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Plateau's phenakistiscope

Joseph Antoine Ferdinand Plateau (October 14, 1801 – September 15, 1883) was a Belgian physicist.

Born in Brussels, he studied at the University of Liège (Liège), where he graduated as a doctor of physical and mathematical sciences in 1829. In 1835, he was appointed Professor of experimental physics in Ghent University. In 1832, Plateau invented an early stroboscopic device, the "phenakistoscope". It consisted of two disks, one with small equidistant radial windows, through which the viewer could look, and another containing a sequence of images. When the two disks rotated at the correct speed, the synchronization of the windows and the images created an animated effect. The projection of stroboscopic photographs, creating the illusion of motion, eventually led to the development of cinema.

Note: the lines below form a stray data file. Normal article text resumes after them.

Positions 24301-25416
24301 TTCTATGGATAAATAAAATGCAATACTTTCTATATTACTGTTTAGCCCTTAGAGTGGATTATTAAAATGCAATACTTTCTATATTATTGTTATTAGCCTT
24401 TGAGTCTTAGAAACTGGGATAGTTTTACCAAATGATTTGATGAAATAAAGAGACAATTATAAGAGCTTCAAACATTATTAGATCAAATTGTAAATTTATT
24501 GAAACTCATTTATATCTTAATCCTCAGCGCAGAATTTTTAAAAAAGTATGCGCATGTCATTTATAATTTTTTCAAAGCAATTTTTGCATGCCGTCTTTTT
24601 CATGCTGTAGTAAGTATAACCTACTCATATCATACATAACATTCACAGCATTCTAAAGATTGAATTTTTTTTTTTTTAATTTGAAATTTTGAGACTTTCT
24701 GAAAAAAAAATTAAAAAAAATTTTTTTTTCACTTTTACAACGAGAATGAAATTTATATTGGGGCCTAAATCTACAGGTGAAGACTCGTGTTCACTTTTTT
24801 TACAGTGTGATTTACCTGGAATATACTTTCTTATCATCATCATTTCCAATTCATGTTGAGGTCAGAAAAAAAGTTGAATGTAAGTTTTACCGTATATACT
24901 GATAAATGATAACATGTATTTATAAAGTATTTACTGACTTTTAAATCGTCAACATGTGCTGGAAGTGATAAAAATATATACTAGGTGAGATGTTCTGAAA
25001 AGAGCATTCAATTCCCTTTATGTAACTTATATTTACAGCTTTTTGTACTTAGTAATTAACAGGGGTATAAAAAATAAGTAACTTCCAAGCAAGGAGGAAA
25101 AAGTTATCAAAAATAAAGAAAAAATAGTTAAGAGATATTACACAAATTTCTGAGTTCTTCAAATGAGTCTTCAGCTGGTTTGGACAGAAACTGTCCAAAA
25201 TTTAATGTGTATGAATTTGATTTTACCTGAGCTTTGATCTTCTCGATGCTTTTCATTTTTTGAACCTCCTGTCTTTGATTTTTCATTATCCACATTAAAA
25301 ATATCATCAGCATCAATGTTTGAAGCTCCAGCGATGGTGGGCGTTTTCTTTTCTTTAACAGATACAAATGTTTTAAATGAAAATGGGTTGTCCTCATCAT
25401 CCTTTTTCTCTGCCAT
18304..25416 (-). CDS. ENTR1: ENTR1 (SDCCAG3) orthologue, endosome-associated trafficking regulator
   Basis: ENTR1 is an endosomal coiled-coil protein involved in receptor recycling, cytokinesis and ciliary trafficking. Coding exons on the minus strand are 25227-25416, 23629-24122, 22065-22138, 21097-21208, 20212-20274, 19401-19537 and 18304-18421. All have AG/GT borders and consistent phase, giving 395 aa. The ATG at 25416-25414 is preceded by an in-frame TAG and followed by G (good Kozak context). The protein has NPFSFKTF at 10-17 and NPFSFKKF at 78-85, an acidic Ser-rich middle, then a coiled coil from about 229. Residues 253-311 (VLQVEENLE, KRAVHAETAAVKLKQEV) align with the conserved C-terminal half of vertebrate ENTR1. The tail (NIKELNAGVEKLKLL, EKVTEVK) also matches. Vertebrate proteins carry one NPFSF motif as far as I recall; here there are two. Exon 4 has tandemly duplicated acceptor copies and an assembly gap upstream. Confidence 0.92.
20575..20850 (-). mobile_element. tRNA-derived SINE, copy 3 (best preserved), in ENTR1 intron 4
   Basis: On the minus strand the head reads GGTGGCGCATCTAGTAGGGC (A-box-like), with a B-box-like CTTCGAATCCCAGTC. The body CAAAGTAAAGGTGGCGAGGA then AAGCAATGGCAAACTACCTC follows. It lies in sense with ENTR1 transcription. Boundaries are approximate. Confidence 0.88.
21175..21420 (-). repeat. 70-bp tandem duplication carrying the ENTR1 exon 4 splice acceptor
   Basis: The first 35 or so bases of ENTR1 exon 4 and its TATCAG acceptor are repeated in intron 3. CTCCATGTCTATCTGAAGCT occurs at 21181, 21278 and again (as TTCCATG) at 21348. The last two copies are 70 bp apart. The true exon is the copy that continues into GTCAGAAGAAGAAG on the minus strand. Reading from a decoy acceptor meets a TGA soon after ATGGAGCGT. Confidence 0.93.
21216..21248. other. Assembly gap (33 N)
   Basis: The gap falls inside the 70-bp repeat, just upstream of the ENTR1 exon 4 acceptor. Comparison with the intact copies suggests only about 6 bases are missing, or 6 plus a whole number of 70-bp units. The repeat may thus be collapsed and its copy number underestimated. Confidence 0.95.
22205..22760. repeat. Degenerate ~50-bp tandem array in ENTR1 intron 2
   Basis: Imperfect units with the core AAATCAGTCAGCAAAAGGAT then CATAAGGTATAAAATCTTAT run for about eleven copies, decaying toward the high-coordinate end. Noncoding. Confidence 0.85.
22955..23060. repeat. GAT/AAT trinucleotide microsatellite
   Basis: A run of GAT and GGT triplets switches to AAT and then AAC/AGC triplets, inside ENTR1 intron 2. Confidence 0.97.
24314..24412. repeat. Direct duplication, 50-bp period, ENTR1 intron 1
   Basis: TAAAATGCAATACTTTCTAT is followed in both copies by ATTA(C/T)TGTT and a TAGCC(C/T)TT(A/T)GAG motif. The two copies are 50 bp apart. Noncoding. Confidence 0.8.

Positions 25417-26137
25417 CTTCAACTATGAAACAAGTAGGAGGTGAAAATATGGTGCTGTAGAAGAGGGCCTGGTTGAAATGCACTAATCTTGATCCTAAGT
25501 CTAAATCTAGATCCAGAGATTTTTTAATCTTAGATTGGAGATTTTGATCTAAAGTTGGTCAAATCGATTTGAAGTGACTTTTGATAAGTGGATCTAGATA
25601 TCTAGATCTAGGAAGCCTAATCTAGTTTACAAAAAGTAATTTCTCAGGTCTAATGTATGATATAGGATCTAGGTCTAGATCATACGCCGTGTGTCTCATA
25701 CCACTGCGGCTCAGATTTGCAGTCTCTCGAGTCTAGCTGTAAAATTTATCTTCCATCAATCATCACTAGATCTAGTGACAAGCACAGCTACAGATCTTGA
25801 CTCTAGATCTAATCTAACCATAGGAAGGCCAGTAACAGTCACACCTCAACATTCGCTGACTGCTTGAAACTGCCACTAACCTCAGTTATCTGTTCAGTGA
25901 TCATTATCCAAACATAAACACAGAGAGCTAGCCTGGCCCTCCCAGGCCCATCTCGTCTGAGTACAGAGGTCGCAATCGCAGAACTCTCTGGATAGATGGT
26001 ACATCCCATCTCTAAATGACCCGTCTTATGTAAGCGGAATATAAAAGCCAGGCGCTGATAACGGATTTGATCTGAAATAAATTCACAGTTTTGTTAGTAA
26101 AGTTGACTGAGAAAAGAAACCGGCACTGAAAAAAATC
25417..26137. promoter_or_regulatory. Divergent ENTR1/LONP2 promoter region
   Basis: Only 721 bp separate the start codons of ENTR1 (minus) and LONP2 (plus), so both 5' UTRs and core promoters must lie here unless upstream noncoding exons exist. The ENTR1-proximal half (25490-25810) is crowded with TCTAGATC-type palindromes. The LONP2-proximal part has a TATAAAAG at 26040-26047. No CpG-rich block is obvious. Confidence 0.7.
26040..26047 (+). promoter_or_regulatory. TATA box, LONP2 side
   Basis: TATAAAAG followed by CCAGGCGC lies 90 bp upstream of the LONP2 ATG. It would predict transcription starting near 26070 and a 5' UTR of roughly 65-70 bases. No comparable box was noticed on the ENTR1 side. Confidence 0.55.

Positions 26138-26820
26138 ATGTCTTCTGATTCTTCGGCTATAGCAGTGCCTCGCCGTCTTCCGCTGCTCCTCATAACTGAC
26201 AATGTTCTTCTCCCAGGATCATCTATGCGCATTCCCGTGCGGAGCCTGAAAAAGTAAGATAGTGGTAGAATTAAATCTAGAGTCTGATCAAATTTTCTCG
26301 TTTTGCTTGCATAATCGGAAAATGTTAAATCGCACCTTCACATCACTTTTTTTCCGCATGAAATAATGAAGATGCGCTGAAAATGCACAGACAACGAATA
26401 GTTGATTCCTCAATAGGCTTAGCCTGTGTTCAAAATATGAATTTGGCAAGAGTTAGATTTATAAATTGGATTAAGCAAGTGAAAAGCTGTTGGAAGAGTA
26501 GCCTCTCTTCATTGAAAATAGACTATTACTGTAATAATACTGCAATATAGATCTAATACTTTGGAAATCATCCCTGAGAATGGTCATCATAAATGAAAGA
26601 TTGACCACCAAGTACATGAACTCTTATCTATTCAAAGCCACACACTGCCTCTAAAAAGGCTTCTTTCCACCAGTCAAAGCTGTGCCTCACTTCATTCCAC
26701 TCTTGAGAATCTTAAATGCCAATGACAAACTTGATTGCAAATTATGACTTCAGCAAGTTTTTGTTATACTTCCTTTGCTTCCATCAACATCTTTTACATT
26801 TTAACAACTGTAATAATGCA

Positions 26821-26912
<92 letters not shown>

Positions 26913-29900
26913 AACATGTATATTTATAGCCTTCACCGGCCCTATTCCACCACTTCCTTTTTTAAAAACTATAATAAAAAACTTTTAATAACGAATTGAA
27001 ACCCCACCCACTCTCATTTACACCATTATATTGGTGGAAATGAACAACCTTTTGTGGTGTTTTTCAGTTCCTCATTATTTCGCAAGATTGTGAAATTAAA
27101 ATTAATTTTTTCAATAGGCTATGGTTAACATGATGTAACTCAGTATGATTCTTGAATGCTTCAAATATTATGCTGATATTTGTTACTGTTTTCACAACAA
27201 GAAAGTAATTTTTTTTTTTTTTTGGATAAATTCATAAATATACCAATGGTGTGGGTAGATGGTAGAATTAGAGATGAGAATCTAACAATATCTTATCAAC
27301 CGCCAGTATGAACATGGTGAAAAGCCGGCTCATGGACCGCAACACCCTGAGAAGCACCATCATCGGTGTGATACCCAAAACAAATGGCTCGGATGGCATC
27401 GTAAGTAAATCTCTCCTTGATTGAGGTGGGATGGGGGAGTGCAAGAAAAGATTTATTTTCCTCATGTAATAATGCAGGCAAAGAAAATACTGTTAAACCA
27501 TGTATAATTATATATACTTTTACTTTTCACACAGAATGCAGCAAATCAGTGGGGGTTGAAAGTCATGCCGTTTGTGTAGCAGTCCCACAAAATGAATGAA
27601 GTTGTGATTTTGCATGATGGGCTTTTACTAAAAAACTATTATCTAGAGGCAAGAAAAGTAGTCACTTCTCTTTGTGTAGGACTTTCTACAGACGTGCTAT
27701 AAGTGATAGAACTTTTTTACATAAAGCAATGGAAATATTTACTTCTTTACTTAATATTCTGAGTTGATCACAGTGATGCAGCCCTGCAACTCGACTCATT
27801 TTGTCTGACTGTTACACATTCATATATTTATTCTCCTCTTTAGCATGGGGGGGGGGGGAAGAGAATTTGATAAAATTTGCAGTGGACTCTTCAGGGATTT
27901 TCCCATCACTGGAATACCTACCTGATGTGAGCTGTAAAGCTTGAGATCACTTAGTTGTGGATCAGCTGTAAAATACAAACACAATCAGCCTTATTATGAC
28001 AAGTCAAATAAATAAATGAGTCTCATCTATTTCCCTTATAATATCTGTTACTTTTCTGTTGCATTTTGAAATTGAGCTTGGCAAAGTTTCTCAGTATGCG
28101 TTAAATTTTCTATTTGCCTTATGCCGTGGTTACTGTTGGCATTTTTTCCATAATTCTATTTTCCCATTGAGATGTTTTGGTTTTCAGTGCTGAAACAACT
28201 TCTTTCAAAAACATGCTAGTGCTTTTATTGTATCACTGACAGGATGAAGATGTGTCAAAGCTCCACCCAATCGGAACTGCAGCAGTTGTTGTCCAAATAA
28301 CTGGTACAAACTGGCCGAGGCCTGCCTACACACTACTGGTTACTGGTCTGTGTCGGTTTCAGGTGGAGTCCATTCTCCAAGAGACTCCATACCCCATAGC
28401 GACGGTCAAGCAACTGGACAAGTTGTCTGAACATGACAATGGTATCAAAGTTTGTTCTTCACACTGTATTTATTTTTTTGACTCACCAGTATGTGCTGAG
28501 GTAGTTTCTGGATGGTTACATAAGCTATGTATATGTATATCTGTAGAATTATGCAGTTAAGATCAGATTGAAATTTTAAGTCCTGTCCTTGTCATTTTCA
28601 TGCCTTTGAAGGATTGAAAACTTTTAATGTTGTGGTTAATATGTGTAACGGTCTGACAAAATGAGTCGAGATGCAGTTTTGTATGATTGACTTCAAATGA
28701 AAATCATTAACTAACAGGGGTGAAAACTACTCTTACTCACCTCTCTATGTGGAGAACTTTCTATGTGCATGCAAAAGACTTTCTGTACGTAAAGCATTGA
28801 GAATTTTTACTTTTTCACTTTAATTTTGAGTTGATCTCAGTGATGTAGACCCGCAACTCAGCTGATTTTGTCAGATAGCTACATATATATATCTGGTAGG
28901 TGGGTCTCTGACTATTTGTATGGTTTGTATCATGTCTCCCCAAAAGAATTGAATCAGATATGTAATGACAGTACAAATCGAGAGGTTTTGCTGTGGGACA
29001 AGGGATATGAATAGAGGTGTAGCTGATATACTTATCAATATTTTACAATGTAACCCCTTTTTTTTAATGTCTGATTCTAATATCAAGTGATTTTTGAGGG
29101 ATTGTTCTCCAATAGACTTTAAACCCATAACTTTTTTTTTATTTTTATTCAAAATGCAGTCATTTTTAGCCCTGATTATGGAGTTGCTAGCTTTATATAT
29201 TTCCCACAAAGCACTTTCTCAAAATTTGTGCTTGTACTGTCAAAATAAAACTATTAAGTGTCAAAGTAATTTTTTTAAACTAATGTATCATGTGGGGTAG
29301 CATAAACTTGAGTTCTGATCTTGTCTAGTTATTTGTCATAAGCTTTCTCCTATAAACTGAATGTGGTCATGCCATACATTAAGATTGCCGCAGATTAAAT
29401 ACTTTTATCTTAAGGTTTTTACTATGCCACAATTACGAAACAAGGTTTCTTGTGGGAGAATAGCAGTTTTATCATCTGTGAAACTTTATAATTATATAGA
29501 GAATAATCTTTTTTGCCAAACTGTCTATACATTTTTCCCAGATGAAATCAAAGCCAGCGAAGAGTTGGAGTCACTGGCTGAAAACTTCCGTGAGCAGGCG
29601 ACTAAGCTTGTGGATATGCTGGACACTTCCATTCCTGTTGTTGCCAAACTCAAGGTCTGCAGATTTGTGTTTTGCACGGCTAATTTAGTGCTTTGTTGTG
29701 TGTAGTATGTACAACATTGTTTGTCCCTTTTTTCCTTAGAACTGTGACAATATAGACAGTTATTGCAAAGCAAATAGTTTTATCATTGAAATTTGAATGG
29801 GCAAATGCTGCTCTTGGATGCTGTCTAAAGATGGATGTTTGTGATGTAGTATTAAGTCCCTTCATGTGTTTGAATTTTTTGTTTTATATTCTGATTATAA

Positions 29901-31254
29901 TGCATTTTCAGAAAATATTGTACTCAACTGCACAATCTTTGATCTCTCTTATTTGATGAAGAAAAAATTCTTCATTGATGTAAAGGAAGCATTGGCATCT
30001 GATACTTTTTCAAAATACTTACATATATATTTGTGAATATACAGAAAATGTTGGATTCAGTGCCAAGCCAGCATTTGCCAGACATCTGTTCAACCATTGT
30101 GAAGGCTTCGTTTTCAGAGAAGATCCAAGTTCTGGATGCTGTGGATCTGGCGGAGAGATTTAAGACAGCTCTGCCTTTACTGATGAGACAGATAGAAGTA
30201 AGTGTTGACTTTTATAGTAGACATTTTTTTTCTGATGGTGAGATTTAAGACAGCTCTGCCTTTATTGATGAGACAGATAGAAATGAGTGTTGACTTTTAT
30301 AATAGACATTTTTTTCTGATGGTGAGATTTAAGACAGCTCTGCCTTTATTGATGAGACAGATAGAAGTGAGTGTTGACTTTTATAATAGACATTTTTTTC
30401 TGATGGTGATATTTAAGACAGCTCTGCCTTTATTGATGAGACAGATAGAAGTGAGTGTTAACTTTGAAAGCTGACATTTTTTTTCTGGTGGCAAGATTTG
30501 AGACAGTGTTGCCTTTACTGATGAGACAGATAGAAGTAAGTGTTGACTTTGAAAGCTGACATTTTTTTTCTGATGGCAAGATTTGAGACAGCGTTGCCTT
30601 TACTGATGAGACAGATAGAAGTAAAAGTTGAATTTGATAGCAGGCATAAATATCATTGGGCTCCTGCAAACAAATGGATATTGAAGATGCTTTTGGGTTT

Plateau also studied the phenomena of capillary action and surface tension (Statique expérimentale et théorique des liquides soumis aux seules forces moléculaires, 1873). The mathematical problem of existence of a minimal surface with a given boundary is named for him. He conducted extensive studies of soap films and formulated Plateau's laws which describe the structures formed by such films in foams.

Fascinated by the persistence of luminous impressions on the retina, he performed an experiment in which he gazed directly into the sun for 25 seconds. Consequently, he lost his eyesight later in his life. He died in Ghent.

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